Mr. Tucker owns investment land ($690,000 FMV AND $228,000 adjusted basis) that he is interested in selling. Several prospective purchasers have offered to pay cash, but Mr. Tucker wants to avoid recognizing his entire gain in the year of sale. Accordingly, he is considering selling the land to the Tucker Family Corporation in return for a 20-year, 9 percent corporate debt obligation. The corporation could then sell the land to an unrelated party for cash.
1. Will Mr. Tucker's strategy be effective in deferring gain recognition on sale of the land?
2. List any tax principles used in your analysis.
3. Assess the likelihood that the IRS will challenge your position (state the likelihood of challenge in terms of a percentage).
? Will Mr. Tucker's strategy be effective in deferring gain recognition on sale of the land?
Yes, it could be.
(1) Consider the appropriate sections of the Tax code:
Section 1001 of the Internal Revenue Code (Code) provides rules for determining the amount of gain or loss recognized. Gain from the sale or other disposition of property equals the excess of the amount realized there from over the adjusted basis of the property; loss from the sale or other disposition of property equals the excess of the adjusted basis of the property over the amount realized. Section 1.1001-1(a) of the Income Tax Regulations provides further that the exchange of property for other property differing materially either in kind or in extent is treated as income or as loss sustained.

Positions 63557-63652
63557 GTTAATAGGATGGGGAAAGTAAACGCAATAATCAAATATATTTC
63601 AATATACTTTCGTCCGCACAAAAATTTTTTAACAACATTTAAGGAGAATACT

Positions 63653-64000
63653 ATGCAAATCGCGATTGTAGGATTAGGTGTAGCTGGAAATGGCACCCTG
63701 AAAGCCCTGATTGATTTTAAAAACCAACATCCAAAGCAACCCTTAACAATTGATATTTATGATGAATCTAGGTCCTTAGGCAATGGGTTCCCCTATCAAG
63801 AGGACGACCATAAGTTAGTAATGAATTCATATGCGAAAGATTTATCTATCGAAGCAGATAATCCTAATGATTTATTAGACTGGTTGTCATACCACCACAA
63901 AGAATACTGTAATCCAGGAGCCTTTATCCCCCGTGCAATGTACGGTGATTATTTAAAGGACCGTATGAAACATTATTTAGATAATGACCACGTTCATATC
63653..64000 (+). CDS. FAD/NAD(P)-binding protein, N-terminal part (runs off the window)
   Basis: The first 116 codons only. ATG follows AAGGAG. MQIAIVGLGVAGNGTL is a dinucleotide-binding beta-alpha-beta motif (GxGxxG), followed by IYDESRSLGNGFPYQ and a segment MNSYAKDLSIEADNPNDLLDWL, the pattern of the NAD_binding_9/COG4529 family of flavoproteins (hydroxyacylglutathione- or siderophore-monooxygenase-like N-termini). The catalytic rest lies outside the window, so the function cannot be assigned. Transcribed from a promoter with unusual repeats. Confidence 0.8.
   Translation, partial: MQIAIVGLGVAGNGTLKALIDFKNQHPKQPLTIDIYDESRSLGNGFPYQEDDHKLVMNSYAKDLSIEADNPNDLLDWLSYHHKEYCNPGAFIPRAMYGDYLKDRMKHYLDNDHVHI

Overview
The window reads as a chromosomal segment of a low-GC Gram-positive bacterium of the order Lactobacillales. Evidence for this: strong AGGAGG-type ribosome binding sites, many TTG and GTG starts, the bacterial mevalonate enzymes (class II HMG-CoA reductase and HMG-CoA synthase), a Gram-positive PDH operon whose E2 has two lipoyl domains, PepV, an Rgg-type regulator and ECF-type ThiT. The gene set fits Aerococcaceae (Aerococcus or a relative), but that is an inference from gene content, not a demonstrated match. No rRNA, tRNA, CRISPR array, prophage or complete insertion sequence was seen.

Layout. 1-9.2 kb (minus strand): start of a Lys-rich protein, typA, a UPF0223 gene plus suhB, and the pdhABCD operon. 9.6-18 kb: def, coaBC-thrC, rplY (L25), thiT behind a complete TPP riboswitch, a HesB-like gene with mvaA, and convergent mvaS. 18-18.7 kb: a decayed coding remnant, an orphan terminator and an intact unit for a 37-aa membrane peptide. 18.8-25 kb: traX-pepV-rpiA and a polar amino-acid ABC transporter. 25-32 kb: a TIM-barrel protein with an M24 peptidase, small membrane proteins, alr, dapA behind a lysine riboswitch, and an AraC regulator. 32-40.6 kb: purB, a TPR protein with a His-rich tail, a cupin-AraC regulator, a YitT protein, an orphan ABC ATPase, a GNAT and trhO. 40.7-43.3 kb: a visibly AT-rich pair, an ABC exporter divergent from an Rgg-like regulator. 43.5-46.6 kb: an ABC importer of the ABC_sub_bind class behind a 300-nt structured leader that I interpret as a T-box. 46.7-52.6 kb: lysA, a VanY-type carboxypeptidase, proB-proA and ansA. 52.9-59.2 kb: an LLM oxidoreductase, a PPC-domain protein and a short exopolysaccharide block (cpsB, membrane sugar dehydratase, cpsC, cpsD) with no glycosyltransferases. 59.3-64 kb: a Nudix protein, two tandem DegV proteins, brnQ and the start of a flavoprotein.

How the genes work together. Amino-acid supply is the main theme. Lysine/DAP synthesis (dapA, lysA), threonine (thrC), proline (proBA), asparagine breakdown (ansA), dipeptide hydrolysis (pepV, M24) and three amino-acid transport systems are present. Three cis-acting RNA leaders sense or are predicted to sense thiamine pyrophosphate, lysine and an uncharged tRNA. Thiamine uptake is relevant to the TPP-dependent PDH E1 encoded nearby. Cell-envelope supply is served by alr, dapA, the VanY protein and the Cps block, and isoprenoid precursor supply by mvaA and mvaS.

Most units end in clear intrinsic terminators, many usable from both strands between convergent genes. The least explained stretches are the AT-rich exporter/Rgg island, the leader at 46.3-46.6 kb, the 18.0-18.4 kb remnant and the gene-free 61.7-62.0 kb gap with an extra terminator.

Under section 1001(b), the amount realized from the sale or other disposition of property is the sum of any money received plus the fair market value of any property (other than money) received. Except as otherwise provided in the Code, the entire amount of gain or loss on the ...
This solution answers three taxation questions, addressing effective strategy, tax principles and IRS challenges.